31.3 How do you create programs?

31.3.1 Closest to the hardware: assembly language

The only programming language directly understandable by a computer is machine language, also known as assembly language. It is a set of very primitive operations linked to a specific family of processors (the computer’s “brain”) and manipulating its memory.

Here’s an example of a basic program written in assembly language. It displays "Hello" to the user.

str:
    .ascii "Hello\n"
    .global _start

_start:
movl $4, %eax
movl $1, %ebx
movl $str, %ecx
movl $8, %edx
int $0x80
movl $1, %eax
movl $0, %ebx
int $0x80

Pretty scary, isn’t it? Fortunately, other programming languages are much more simpler and convenient to use than assembly language.

31.3.2 The family of programming languages

There are a large number of programming languages, each adapted to different uses and with its own syntax. However, there are similarities between the most popular programming languages. For example, here’s a simple program written in Python:

print("Hello")

You can also write the same thing in PHP:

<?php
    echo("Hello\n");
?>

Or even C#!

class Program {
    static void Main(string[] args) {
        Console.WriteLine("Hello");
    }
}

What about Java?

public class Program {
    public static void main(String[] args) {
        System.out.println("Hello");
    }
}

All these programs display "Hello" through a different set of instructions.

31.3.3 Program execution

The fact of asking a computer to process the orders contained in a program is called execution. Regardless of which programming language is used, a program must be translated into assembly code in order to be executed. The translation process depends on the language used.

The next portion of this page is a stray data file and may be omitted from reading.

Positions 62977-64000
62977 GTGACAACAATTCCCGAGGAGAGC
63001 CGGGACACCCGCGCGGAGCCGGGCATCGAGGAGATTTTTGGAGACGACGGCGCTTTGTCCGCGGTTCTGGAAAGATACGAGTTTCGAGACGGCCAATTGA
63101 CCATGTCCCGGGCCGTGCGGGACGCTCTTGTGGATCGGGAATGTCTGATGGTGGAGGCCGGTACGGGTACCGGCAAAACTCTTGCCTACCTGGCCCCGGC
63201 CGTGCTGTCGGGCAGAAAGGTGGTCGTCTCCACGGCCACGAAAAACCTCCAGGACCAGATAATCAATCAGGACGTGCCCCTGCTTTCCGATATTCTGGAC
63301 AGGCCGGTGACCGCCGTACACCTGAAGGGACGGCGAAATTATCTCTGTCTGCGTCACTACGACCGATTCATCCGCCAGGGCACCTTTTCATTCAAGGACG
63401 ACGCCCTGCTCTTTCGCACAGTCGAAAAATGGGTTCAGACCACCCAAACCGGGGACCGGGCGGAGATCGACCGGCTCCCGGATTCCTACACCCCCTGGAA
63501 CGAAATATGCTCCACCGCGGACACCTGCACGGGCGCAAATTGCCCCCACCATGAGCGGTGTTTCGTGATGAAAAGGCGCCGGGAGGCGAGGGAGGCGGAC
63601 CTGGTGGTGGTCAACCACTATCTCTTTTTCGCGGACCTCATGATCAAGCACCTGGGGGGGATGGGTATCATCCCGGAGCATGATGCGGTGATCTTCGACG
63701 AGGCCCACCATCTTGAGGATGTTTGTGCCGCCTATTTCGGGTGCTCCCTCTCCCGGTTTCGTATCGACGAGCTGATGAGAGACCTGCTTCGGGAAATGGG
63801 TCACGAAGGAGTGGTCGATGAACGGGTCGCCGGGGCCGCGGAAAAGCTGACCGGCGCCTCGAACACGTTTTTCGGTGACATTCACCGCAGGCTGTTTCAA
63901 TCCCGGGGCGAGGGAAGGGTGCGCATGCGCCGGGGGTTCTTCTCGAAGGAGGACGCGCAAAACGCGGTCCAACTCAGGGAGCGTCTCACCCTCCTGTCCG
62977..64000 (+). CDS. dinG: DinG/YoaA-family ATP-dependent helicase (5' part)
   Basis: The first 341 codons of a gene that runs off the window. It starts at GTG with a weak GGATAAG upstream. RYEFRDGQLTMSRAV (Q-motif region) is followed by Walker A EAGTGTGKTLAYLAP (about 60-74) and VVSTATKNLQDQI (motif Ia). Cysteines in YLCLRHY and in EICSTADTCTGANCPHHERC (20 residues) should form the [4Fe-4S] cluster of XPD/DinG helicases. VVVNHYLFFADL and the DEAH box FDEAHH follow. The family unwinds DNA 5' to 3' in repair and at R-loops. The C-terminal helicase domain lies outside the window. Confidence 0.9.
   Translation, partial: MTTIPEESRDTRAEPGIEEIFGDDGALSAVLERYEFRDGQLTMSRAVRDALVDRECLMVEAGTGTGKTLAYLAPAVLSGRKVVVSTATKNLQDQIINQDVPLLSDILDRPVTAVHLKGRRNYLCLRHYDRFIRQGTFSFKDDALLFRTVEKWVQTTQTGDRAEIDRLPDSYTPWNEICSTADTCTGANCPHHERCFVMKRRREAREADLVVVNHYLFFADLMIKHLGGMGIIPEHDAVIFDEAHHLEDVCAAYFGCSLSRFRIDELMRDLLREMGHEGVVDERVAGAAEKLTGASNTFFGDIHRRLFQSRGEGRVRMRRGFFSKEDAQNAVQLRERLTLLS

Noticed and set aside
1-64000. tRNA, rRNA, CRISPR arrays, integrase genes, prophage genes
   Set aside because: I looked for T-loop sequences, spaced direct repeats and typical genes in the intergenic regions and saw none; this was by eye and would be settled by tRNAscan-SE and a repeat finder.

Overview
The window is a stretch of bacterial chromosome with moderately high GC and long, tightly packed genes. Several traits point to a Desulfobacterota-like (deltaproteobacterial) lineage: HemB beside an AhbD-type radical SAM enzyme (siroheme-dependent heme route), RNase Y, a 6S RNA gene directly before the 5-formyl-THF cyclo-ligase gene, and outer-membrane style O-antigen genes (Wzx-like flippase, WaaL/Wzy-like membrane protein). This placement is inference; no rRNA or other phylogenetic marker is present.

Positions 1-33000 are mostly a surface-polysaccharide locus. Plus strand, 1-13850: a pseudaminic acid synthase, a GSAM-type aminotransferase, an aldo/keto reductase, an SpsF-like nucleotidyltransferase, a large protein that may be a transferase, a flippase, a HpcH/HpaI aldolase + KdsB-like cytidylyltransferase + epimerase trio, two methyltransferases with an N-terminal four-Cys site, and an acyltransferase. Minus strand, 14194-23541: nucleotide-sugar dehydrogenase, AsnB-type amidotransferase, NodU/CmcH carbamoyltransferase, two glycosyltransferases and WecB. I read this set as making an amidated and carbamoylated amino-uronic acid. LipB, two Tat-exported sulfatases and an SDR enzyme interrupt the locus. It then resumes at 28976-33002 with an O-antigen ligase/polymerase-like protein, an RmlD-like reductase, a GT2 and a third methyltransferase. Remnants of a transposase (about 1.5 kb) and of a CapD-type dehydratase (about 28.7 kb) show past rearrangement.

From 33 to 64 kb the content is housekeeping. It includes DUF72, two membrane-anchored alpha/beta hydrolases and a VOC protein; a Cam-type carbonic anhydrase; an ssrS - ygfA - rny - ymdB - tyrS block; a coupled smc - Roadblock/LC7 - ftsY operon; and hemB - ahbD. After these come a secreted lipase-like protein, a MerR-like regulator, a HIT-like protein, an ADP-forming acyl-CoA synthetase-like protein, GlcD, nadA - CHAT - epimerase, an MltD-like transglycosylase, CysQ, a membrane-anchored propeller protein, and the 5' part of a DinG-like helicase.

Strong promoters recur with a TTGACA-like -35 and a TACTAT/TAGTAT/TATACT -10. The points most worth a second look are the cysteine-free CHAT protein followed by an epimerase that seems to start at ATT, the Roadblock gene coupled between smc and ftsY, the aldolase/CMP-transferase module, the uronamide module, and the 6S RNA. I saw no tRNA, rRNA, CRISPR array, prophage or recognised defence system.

With some languages, the translation into assembly code happens line by line in real time. In this case, the program is executed like a human reads a book, starting at the top and working down line-by-line. These languages are said to be interpreted. Python and PHP are examples of interpreted languages.

Another possibility is to read and check for errors the whole source code before execution. If no errors are detected, an executable targeting one specific hardware platform is generated. The intermediate step is called compilation, and the programming language which use it are said to be compiled.

Lastly, some languages are pseudo-compiled in order to be executed on different hardware platforms. This is the case for the Java language and also for those of the Microsoft .NET family (VB.NET, C#, etc).

31.4 Learn to code

31.4.1 Introduction to algorithms

Except in very simple cases, you don’t create programs by writing source code directly. You’ll first need to think about the instructions you’ll want to convey.

Take a concrete example from everyday life: I want to make a burrito. What are the steps that will enable me to achieve my goal?

Begin
    Get out the rice cooker
    Fill it with rice
    Fill it with water
    Cook the rice
    Chop the vegetables
    Stir-fry the vegetables
    Taste-test the vegetables
        If the veggies are good
            Remove them from the stove
        If the veggies aren't good
            Add more pepper and spices
        If the veggies aren't cooked enough
            Keep stir-frying the veggies
    Heat the tortilla
    Add rice to tortilla
    Add vegetables to tortilla
    Roll tortilla
End

Mmmmmm!

You reach your goal by combining a set of actions in a specific order. There are different types of actions:

  • Simple actions (“get out the rice cooker”)
  • Conditional actions (“if the veggies are good”)
  • Actions that are repeated (“keep stir-frying the veggies”)

We used a simple writing style, not a specific programming language. In fact, we just wrote what is called an algorithm. We can define an algorithm as an ordered sequence of operations for solving a given problem. An algorithm breaks down a complex problem into a series of simple operations.

31.4.2 The role of the programmer